More than 50 years after she became the first woman to be ordained by an American rabbinical seminary, Rabbi Sally Priesand has set another precedent: Beginning later this year, she will be the first woman rabbi to be featured at the Smithsonian National Portrait Gallery.
But Priesand will not be the gallery’s only Reform rabbi: Another exhibit recently began displaying a portrait of Rabbi Isaac Mayer Wise, the 19th-century rabbi who founded the seminary that, nearly 100 years later, would go on to ordain Priesand.
The portrait of Priesand, who was ordained by the Reform movement’s Hebrew Union College in 1972 and retired from a New Jersey pulpit in 2006, will be shown beginning in October as part of a 21-work collection titled “Recent Acquisitions” that largely features portraits by or of women.
The work is an inkjet print of a 2022 photograph by Joan Roth, who is known for her photographs of Jewish women around the world
It depicts a smiling Priesand wearing a multicolored prayer shawl and holding a Torah scroll whose cover displays the word “avodah,” Hebrew for “worship” or “service.” Roth drew inspiration from a photograph taken fifty years earlier at Priesand’s ordination.
Priesand’s photo will hang beside those of other pioneering women, including pop star Beyoncé, science fiction author Octavia Butler, Hollywood icon Greta Garbo and Ruth Bader Ginsburg, the late Jewish Supreme Court justice whose likeness has previously been featured elsewhere in the museum. The exhibition will run until November 2024.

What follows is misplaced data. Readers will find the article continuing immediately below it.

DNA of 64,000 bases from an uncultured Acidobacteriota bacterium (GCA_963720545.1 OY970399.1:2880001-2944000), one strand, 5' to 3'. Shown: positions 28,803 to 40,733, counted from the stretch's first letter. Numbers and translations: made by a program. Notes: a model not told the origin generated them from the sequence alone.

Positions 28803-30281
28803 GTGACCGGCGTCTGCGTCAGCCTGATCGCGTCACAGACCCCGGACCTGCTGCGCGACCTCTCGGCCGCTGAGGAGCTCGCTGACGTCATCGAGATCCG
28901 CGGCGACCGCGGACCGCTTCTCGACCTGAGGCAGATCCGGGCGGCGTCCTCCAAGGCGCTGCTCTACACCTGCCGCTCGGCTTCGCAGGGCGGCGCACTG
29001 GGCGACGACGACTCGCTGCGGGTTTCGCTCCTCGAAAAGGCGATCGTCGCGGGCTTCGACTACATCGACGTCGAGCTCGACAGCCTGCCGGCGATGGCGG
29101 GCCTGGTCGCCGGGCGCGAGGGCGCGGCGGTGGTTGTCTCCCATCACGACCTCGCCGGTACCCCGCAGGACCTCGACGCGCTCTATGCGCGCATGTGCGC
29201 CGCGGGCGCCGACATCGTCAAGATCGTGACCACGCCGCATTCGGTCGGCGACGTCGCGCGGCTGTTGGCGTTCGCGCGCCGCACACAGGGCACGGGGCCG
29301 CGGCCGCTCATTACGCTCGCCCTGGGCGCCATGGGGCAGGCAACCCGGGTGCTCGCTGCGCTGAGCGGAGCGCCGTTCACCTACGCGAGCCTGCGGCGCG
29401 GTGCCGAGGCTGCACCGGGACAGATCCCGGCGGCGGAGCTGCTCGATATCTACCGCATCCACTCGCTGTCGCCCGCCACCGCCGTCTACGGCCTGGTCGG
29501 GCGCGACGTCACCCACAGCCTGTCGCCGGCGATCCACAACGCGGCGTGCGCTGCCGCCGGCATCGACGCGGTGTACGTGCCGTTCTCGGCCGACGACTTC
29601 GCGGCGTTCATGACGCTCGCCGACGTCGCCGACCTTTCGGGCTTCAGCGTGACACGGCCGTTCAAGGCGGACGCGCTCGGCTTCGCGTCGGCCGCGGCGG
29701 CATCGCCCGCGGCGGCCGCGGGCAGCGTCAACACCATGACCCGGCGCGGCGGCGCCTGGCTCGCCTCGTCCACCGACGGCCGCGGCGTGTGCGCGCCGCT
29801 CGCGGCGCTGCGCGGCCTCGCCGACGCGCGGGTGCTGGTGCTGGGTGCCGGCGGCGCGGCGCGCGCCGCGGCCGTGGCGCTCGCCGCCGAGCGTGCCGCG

Wise’s portrait is an oil painting on canvas, and has been in the possession of the National Portrait Gallery since 1977. But it was undergoing conservation work until recently and has never been shown on the museum’s walls. Painted by artist Morris Goldstein in 1881, it shows Wise sitting in an armchair with his elbow resting on a stack of books. Folded underneath the books is a copy of The American Israelite, the newspaper he founded in Cincinnati in 1854 that is the country’s oldest running Jewish publication.
Wise’s portrait is now on display as part of the museum’s “Out of Many: Portraits from 1600 to 1900” exhibition, whose works are switched out periodically. It hangs in a room that also includes a bust of turn-of-the-20th-century African-American educator and author Booker T. Washington and a photograph of Sarah Winnemucca, birth name Thoc-me-tony, a 19th-century advocate for Native American rights.
Wise was also a pioneer in the Reform movement, allowing mixed-gender services and replacing bar mitzvah rituals with confirmation ceremonies, among other changes. He founded Hebrew Union College in 1875.
Both the conservation of the Wise portrait and the creation of the Priesand portrait were funded by Reform Rabbi Amy Perlin and her husband, former World Bank and Capital One CFO Gary Perlin. Rabbi Perlin is the first female rabbi in the United States to start her own congregation, Temple B’nai Shalom in Fairfax Station, Virginia.
In addition to Wise and Priesand, the museum has portraits of early 20th-century Reform Rabbi Judah Magnes; 19th-century Dutch-American Rabbi Samuel Myer Isaacs; and 20th-century Reform Rabbi Stephen Samuel Wise. None of those works are currently being displayed at the museum.